All that's old is new and cool again as bar owners and guests clink to a bygone DC.
Throw it back: Radiator’s must-try cocktails include (from left) the Ricotta Situation, made with ricotta, honey, and the fig spirit Mahia, and Folk Art, made with rum, mint, and pineapple.
In today’s age of craft cocktails, the Prohibition era—with its speakeasies, gangsters, and smartly dressed bar patrons—looms in the imagination as an alluring American idyll. So it’s little wonder that nostalgia for the bad-old days is giving rise to a clutch of hot new bars in DC.
Take Logan Circle’s Radiator, where the checkerboard floors cast a backward glance to humbler times. “In the early-to mid-20th century, the intersection of 14th and P Streets was home to car dealerships and auto repair shops,” says Daniel Bortnick, Kimpton’s VP of restaurant concept development. Rougher patches in the city’s history are a rich source of inspiration.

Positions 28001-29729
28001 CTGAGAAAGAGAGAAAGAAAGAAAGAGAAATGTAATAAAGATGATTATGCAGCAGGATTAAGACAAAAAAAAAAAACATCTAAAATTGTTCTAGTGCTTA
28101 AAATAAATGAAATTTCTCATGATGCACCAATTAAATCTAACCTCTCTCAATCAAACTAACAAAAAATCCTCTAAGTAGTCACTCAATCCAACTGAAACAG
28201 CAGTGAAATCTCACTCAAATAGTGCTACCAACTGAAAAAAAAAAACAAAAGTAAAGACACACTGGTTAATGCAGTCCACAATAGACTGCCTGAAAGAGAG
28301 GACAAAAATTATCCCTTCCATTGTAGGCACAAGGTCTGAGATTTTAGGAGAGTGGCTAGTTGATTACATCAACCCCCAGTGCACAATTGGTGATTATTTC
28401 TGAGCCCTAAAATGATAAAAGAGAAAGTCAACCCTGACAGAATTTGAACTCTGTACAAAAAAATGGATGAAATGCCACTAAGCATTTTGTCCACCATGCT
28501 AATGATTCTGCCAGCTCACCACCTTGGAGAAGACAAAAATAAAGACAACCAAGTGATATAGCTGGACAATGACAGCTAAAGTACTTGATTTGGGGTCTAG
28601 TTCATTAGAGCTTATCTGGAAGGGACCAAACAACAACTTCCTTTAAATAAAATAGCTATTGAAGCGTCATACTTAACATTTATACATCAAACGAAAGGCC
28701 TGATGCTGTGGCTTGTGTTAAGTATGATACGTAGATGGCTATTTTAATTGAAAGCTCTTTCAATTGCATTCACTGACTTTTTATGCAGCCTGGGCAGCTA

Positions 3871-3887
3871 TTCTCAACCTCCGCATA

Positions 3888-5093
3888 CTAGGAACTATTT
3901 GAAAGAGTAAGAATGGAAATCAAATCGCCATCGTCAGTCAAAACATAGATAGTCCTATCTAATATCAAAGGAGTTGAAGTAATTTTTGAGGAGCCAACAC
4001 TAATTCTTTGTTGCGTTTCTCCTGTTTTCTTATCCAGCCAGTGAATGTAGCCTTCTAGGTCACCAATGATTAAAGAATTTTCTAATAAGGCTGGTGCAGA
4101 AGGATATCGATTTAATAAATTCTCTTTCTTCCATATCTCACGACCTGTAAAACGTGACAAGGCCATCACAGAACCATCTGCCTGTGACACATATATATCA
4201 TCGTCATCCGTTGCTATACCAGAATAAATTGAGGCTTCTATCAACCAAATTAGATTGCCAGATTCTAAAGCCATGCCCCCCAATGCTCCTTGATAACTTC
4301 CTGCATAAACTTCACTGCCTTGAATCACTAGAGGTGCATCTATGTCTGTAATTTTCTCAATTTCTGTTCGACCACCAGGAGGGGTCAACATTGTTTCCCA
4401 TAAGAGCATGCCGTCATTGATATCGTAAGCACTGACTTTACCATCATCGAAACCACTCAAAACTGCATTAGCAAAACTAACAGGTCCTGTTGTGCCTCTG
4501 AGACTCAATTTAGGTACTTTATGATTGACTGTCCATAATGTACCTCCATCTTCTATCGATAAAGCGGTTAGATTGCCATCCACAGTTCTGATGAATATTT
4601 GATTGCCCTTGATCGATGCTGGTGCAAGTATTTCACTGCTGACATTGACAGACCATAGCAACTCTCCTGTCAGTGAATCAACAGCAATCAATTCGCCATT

Red Light’s patio seating may be sunny, but the name nods to the 14th Street corridor’s shady reputation in the 1980s and ’90s. Then there’s Dodge City, whose moniker is a hat tip to the 1988 Go Go Posse song “D.C. Don’t Stand for Dodge City.” The song slams the sky-high homicide rate of the era. Today, the dive is a must for late-night dancing and craft beer.
Debuting in Adams Morgan later this year, Marble Alley—a deli and cocktail den from Trevor Frye—was inspired by a stretch of higher-end bars and brothels within the mid-1800s “Murder Bay” slum, where Federal Triangle is today. Waxes Frye, “I like that idea of an elevated experience in a neighborhood that has some grit.”